Starting today, and continuing throughout the upcoming weeks, Klout will unveil a redesign of their site accompanied by a new scoring system, and set of features. Though Klout users will be able to see their new Klout scores today, the redesign of the site will be a gradual roll out process.
The last few months of fluctuating Klout scores, a result of consistent algorithm changes, has caused some strife against Klout for not revealing all of their methods of calculation. As such, the new and more transparent Klout scoring system, which proclaims to be more accurate and intuitive, will allow for a better insight into your Klout score. One caveat however – users who wish to view their previous Klout scores will not be able to access their Klout history after this release. According to representatives from Klout, “we have increased the number of Social Media signals we analyze from less than 100 to more than 400. We have also increased the number of data points we analyze on a daily basis from 1 billion to 12 billion.”
In the past, the average Klout score was about a 24. With these new changes, the average Klout score will likely rank in the 40s; does this make it all good? Let’s find out. Here’s a look into what the changes entail:
The Klout Score
The new Klout scores will be more accurate, transparent, and intuitive – but what does that mean? Well, the primary way to achieve these pillars of a successful Social measurement of influence is to make the score more encompassing. Therefore, the new Klout scores will have more variables – including +K received and amount of Facebook subscribers. Klout will also push for scores more reflective of our “real-world” influence by figuring in Wikipedia articles, LinkedIn titles, and +K received on Klout.
For a company whose site currently focuses primarily on +K giving and receiving, it is interesting to see that only now are they incorporating the +K data into the scoring algorithm. Which begs the question, what was the point of +K before this?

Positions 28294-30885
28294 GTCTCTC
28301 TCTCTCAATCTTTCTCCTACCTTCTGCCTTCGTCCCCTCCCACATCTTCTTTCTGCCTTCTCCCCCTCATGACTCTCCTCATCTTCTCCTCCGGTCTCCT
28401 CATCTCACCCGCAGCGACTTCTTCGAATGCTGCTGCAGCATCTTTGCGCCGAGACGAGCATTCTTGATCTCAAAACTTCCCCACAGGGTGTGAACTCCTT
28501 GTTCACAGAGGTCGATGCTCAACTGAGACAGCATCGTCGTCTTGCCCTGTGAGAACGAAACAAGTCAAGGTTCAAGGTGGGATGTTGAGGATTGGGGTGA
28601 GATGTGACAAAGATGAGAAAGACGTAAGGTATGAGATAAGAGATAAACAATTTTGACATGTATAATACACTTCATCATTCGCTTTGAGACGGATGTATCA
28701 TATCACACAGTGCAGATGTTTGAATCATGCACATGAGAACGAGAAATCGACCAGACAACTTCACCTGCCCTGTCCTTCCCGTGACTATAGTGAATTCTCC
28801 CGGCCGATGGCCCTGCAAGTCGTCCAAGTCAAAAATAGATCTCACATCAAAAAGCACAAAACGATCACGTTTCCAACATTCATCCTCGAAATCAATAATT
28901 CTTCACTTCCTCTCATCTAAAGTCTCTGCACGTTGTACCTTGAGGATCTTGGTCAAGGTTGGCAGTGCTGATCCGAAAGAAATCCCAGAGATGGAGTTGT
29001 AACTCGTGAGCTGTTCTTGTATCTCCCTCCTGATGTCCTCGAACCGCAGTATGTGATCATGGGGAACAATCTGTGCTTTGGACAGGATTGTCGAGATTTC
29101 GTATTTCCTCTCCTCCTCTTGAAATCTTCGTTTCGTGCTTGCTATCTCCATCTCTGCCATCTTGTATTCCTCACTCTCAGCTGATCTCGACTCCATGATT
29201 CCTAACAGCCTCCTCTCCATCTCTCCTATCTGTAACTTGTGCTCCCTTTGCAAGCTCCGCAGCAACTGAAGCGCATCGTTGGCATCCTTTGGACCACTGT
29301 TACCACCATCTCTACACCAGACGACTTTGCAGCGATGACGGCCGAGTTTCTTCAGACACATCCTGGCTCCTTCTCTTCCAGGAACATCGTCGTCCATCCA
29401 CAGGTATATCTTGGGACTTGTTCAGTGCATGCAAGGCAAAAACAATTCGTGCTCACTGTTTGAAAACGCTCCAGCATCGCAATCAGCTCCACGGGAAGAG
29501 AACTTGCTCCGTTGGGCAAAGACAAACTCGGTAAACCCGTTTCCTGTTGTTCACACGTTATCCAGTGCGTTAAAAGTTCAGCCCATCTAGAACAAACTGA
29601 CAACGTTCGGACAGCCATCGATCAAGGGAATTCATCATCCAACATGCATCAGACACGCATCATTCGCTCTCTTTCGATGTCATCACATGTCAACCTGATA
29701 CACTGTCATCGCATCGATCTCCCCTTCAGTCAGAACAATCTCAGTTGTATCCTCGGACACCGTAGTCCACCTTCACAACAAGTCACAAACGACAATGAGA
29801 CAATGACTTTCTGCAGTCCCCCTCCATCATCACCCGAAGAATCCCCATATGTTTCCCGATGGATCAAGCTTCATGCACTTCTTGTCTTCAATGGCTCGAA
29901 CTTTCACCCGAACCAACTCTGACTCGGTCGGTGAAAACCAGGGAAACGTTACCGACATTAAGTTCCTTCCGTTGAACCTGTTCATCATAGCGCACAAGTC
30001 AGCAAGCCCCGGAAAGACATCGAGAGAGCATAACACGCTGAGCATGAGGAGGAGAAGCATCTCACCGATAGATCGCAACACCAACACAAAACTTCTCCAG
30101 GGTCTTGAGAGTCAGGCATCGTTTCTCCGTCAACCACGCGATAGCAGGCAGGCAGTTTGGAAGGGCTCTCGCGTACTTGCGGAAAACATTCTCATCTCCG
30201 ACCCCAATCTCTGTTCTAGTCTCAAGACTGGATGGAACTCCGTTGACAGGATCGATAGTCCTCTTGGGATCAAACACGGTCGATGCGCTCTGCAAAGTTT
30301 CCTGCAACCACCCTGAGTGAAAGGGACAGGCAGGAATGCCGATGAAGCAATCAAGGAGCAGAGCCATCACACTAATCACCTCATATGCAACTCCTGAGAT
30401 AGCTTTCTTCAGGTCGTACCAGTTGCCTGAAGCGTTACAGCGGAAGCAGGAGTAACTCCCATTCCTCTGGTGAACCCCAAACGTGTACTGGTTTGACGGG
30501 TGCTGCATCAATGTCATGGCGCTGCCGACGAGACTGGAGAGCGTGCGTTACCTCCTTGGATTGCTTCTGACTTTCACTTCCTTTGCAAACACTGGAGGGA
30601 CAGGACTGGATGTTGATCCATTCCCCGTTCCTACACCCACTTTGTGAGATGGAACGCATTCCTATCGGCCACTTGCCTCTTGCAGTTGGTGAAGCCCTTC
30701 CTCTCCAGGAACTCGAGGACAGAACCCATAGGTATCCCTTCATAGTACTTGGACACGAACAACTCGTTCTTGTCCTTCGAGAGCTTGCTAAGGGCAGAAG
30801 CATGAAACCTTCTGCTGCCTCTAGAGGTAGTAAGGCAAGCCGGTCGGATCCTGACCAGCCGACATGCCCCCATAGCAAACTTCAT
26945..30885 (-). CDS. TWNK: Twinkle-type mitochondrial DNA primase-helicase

The good news is we no longer have to fret about what we’re doing to cause rises in our scores, and blindly try to replicate those actions to maintain or increase scores. The new Klout scoring system will allow users to see what content they’ve created has contributed most towards their score (see: New Features). While reviewing this content, you will also be able to see whom you have influenced with your content, which networks they have posted your content to, and how their interaction with your content has contributed to your score.
What does it mean to capture a moment? For Klout, a moment is “a Social Media post created by you that has generated a response from the people in your networks.”
Moments show what network you posted it to, when you posted it, and who engaged with it. The Social networks that will show up in your Moments feed are only the Social networks that contribute to your score: Facebook, Twitter, Google+, Foursquare, LinkedIn, and Klout.
Only posts you’ve made publicly will show up as moments and only your “best moments” (moments that have made an impact on your score) will show up on your public profile Moments Feed.
The new profile page design for Klout hearkens back to the early years of Facebook profiles. The redesign now showcases your most influential moments, topics, and influencers while metrics, charts, and achievements will now only appear on your dashboard and be invisible to other Klout users.
Familiar metrics and charts such as True Reach, Amplification, Network Impact, and Klout Style will no longer be available due to a lack of utilization by users. As for the disappearance of the Blue and Gold banners that currently appear over some users’ scores, this is due to Klout’s desire to put “a focus on recognizing our influencers for their best content and less on perceived competition.”
So there you have it. With a redesign inspired by the almost “traditional” Social theme of Timelines and Social feeds, alongside the introduction of moments, Klout is positioning themselves towards becoming more than just a Social measurement tool, perhaps even towards becoming a more typical Social network. The question is, do we want them to?